officer Steve Pettorelli has often wondered what kind of contribution he would make during his 12 years on the force.
Pettorelli, three other officers and three citizens came together Jan. 1 to make the ultimate mark on a person’s life.
saved the life of a 55-year-old Deerfield resident by pulling him out of a car filling with water and floating on a retention pond at 540 Lake Cook Road at approximately 4:30 p.m.
“I’ve gone through my whole career wondering if I would make a difference,” Pettorelli said. “I got to do it in a positive way.” Neither Pettorelli, Annen, McCowan nor Kupsak have saved a life before.
The officers got the man out of the car as it filled with water. “It was up to his chin by the time we pulled him,” Pettorelli said. They also feared without the help of three citizens and the time of day, the circumstances could have been different.
As the man was driving a 1995 Mercedes out of the Coramandel development, Harry Polites of Lake Forest and female companion were in a car behind and saw the Mercedes hit the curb, careen onto the grassy median and plunge into the pond, according to the officers.
The woman ran to the building and told security guard Nestor Sajo what happened, according to the poliace. Sajo called the police.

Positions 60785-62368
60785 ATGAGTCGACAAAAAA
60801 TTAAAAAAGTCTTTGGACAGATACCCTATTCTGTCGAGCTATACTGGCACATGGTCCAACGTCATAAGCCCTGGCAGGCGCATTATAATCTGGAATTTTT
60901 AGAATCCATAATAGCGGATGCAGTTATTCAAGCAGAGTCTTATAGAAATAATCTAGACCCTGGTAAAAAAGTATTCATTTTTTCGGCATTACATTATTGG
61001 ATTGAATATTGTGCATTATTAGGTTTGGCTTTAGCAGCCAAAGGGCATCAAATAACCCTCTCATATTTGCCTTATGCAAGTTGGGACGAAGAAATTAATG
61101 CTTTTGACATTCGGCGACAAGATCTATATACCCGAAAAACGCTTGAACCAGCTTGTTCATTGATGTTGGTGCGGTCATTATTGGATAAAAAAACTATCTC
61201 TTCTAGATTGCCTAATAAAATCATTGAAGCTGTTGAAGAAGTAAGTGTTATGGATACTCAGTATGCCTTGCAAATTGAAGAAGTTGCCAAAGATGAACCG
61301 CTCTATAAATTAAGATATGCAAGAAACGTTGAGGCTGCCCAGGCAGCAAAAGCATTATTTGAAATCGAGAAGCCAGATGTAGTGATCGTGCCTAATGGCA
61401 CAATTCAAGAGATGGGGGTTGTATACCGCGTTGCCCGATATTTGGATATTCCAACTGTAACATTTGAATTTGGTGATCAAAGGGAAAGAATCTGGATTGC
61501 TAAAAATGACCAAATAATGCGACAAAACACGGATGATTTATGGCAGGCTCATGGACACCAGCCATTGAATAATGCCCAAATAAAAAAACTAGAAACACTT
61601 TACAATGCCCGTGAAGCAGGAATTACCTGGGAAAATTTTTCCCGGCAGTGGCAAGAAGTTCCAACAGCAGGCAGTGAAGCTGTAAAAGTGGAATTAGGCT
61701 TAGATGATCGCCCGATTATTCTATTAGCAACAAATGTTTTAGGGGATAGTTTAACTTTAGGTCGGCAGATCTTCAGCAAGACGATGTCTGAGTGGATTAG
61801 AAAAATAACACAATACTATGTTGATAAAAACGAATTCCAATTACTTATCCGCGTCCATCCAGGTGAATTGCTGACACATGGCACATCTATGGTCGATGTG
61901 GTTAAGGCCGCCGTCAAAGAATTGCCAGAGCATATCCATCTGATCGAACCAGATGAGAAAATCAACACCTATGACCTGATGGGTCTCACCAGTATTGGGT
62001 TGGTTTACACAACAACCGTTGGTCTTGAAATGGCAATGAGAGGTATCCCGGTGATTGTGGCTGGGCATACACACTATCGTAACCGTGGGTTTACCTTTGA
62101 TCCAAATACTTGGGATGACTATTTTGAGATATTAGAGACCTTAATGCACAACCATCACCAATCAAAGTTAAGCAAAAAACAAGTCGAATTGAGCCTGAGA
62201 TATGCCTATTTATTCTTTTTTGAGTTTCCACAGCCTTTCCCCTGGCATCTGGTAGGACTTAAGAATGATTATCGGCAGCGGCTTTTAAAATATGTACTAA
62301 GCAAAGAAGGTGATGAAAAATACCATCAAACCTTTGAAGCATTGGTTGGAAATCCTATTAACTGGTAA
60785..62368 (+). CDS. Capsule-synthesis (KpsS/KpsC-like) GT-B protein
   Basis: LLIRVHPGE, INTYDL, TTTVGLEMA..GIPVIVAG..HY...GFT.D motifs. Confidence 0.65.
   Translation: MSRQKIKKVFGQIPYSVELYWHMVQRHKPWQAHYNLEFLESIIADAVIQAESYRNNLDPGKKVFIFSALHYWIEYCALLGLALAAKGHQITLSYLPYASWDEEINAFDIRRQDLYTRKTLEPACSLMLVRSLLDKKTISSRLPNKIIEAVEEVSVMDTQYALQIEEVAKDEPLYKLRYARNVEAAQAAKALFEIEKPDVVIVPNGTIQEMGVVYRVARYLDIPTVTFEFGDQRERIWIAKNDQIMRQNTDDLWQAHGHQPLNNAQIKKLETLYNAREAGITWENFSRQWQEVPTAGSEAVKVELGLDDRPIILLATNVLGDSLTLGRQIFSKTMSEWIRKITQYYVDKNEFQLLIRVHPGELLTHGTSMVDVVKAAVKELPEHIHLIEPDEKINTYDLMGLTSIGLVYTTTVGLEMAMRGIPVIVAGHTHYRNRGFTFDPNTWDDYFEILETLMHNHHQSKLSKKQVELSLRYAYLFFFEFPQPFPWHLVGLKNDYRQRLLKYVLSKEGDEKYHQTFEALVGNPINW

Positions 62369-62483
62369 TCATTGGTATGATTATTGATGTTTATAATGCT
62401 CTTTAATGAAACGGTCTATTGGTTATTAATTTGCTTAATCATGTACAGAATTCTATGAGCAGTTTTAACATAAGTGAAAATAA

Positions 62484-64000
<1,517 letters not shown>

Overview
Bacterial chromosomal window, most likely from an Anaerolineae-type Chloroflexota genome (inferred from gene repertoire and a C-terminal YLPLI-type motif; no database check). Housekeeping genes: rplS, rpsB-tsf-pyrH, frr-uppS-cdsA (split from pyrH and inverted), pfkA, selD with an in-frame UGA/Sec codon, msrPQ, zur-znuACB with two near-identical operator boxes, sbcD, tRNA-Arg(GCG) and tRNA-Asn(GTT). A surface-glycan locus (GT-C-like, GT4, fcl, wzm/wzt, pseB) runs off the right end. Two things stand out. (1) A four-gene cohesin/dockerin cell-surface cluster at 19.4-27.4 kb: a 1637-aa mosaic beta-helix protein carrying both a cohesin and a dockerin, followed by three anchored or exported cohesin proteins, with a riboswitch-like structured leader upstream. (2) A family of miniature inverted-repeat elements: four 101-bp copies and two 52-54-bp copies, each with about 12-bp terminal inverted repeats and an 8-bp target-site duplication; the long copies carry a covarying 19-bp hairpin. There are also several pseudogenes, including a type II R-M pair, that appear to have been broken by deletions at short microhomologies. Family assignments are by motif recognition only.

“He’s lucky it didn’t happen 30 minutes later,” Annen said. “The witness might not have seen the car go down and the guard might not have called,” referring to the effort everyone made to save the life.
The officers arrived very quickly because they were nearby. McCowan was in a car at Waukegan and Kates roads, Annen close behind and Pettorelli was in at Lake Cook and Waukegan Roads. Kupsak was close as well.
None of them had done anything like this before and improvising was the rule of the day. McCowan got there first and saw the car in the water approximately two feet from the side wall of the retention pond.
“I asked him (the victim) if he was OK and he said nothing,” McCowan said. “I put my foot on the roof to balance myself and it (the car) floated. Water was rising from the inside. I had no idea how deep it (the pond) is and it was cold.” The cars' windows were closed.
McCowan broke the window with his baton and grabbed the man’s belt loop to hold it up. Pettorelli arrived next and held McCowan by his service belt to give him support. Fortunately, Annen had a pocket knife he used to cut the seat belt so the three of them could get the man out of the car. “He was out in 30 seconds,” Annen said.
“We are the first responders most of the time," Annen said. “We receive no training in water rescue. He (McCowan) used a defensive weapon (the baton) to break the window and he had a pocket knife.”
Police arrive first 95 percent of the time, according to Pettorelli.
As soon as the man was out of the car, the took over getting him to the Highland Park Hospital emergency room. After visiting the man there and talking to hospital staff, Pettorelli determined a medical situation caused the accident.